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Cyanoblooms” refer to massive accumulations of subsurface cyanobacteria sufficiently shallow to be visible from a viewpoint above the surface.  Specifically they refer to neustonic accumulations from the buoyant cells, filaments, and colonies of the cyanobacteria.  Surface accumulation is accelerated during windless days.  Low velocity wind (< 5 km h-1) causes leeward accumulation (image 3 above), while strong wind turbulence drives cyanobacteria downward.  Heterogeneous “patchy” distribution can result from localized wind and water currents (image 8 above).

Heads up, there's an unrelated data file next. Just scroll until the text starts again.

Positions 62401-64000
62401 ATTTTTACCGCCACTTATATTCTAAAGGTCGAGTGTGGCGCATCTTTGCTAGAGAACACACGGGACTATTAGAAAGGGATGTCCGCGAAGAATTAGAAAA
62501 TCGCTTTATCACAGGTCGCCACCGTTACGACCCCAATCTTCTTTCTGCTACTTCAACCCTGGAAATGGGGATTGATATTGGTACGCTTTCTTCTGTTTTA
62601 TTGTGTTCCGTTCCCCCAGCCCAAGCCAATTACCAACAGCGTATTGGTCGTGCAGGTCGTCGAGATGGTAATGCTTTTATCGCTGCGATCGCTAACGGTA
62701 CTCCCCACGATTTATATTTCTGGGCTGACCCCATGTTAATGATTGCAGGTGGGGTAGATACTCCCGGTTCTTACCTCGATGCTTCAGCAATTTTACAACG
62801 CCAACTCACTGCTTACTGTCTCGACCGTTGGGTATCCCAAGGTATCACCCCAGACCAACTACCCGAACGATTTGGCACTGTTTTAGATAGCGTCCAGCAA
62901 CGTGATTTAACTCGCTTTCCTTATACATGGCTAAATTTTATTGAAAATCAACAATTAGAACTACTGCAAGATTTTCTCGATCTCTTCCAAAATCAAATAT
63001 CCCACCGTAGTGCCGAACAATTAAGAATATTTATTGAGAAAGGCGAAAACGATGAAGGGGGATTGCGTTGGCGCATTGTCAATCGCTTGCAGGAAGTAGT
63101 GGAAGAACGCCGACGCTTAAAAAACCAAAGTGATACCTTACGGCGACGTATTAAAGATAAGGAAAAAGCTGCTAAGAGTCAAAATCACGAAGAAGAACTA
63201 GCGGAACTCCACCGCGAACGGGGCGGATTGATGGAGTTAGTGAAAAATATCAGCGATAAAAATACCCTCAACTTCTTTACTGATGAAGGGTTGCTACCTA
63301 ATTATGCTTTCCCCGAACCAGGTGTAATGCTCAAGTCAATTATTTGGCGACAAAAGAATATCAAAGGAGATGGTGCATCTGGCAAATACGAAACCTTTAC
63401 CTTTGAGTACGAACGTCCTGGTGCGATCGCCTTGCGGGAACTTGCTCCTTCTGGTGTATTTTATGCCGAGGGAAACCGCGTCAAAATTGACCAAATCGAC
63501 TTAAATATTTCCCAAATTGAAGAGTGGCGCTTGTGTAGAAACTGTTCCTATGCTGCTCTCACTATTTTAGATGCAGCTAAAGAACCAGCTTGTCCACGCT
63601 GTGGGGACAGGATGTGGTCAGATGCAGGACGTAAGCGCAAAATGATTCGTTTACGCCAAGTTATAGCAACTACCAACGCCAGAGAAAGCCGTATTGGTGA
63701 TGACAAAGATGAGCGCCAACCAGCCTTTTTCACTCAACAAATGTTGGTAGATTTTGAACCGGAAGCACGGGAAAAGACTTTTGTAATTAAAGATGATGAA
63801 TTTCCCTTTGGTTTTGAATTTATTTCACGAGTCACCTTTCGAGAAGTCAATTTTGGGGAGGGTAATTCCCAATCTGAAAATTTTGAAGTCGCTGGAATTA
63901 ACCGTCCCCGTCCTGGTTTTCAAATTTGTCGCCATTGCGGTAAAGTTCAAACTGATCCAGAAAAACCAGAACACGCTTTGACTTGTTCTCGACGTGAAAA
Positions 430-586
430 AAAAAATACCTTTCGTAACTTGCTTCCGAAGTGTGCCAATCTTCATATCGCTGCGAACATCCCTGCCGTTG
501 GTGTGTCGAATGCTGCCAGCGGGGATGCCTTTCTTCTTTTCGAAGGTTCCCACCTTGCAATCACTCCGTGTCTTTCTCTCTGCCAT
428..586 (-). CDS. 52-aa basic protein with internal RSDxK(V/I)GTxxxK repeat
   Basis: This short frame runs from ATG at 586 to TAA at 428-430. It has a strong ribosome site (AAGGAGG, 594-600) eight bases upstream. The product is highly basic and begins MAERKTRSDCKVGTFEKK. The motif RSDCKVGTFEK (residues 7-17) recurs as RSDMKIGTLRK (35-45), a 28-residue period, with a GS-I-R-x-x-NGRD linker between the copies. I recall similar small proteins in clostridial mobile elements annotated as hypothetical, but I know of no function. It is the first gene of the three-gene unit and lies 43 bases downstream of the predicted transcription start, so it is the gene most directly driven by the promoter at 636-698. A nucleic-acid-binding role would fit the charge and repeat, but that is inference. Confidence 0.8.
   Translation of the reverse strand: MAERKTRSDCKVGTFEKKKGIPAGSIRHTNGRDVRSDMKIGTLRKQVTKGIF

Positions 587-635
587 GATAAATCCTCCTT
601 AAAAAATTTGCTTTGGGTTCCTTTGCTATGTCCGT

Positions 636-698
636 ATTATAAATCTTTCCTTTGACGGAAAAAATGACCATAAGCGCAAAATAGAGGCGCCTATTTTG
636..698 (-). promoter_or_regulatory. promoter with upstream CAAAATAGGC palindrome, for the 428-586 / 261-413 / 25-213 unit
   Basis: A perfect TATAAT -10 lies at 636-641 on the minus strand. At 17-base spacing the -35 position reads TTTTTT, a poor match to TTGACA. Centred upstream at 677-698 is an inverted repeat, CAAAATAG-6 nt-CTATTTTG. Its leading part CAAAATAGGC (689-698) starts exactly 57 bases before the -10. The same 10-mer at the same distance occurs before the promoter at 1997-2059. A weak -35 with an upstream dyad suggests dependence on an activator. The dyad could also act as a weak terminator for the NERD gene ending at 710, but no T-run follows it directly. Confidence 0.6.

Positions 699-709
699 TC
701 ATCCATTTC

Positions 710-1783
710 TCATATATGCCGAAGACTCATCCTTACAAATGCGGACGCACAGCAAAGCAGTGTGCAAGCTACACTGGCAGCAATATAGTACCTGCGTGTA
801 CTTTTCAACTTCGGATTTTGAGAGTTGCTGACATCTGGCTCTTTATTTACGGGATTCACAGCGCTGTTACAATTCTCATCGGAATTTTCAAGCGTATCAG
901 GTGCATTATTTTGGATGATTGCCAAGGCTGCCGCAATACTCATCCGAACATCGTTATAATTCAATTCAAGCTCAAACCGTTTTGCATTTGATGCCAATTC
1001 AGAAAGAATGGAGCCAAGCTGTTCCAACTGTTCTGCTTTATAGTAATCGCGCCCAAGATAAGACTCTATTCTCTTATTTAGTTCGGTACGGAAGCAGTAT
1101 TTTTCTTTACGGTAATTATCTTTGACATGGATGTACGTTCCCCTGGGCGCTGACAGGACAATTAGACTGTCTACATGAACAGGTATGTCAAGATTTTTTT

"Deep" (metalimnetic layers) cyanobacteria become buoyant under conditions of limiting nutrients (usually phosphorus), and benthic mats accumulate metabolic gases that increase their buoyancy.  Such mechanisms also form blooms.

“Harmful algal blooms (HABs)” usually refer to toxins produced by cyanobacteria (“Harmful Cyanoblooms”) and other bloom-forming photosynthetic protists (“algae”),– such as toxic diatoms, dinoflagellates, prymnesiophytes.

Blooms can also be formed by chlorophyceae (green “algae”) as well as diminutive macrophytes (Wolffia, Lemna, Azolla, Salvinia) and superficially be mistaken for HABs.